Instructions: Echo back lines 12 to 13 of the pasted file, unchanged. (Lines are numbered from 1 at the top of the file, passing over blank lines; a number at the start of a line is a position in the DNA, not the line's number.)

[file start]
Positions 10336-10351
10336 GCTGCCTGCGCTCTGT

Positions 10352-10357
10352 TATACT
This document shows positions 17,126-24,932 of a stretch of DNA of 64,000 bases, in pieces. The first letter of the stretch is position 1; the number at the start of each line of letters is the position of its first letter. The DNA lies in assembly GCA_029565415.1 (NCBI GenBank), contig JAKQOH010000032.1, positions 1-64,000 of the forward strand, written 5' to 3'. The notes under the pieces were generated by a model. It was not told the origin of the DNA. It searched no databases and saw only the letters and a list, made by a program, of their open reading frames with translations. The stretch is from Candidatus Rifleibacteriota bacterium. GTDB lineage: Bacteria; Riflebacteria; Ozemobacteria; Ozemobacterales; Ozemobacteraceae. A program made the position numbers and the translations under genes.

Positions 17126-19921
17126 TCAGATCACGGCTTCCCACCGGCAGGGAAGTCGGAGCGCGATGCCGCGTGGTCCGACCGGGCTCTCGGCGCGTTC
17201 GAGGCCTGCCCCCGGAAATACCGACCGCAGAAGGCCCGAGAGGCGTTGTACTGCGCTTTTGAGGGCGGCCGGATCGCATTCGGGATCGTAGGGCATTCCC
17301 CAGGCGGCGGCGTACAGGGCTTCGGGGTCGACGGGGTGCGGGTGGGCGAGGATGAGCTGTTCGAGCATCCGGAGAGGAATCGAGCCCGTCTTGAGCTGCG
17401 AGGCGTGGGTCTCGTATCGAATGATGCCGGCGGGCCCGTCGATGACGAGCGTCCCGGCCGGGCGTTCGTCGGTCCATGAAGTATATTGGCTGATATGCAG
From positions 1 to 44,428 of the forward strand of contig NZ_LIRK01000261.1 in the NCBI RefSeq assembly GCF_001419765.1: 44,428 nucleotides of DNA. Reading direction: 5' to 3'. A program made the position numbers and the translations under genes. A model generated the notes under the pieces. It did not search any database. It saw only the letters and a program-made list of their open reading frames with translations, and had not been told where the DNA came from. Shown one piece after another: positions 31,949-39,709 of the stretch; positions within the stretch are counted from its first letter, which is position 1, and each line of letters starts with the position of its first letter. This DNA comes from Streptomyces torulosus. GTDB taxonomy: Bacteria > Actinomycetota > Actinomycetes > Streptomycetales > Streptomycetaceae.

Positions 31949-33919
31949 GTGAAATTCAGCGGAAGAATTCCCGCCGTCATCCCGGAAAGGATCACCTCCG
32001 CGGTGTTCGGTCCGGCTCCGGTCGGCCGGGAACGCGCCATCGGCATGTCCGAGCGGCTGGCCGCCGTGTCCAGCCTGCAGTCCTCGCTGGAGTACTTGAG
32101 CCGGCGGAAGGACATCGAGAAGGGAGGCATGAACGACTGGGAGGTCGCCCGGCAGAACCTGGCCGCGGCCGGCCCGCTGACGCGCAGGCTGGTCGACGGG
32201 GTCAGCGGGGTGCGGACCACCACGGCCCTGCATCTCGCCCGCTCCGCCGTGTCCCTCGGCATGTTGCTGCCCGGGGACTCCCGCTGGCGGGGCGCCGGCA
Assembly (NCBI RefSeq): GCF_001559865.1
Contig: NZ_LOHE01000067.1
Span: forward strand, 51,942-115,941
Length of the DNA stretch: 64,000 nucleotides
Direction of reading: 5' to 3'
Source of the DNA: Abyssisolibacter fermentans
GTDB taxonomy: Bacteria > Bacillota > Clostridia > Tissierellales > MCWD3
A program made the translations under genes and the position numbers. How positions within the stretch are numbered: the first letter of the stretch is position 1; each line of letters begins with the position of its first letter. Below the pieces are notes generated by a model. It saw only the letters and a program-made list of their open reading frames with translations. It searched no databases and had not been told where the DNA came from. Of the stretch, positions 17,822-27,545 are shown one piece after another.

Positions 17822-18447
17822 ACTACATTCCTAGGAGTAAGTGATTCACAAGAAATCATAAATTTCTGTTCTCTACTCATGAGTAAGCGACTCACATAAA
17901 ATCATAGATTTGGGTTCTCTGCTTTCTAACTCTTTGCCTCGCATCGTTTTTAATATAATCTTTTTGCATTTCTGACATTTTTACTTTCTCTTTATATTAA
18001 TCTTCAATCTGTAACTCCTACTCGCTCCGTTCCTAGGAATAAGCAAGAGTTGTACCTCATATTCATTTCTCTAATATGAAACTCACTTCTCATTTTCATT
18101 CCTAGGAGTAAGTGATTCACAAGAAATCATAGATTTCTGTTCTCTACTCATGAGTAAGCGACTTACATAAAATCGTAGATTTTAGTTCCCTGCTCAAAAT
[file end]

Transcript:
Positions 31949-33919
31949 GTGAAATTCAGCGGAAGAATTCCCGCCGTCATCCCGGAAAGGATCACCTCCG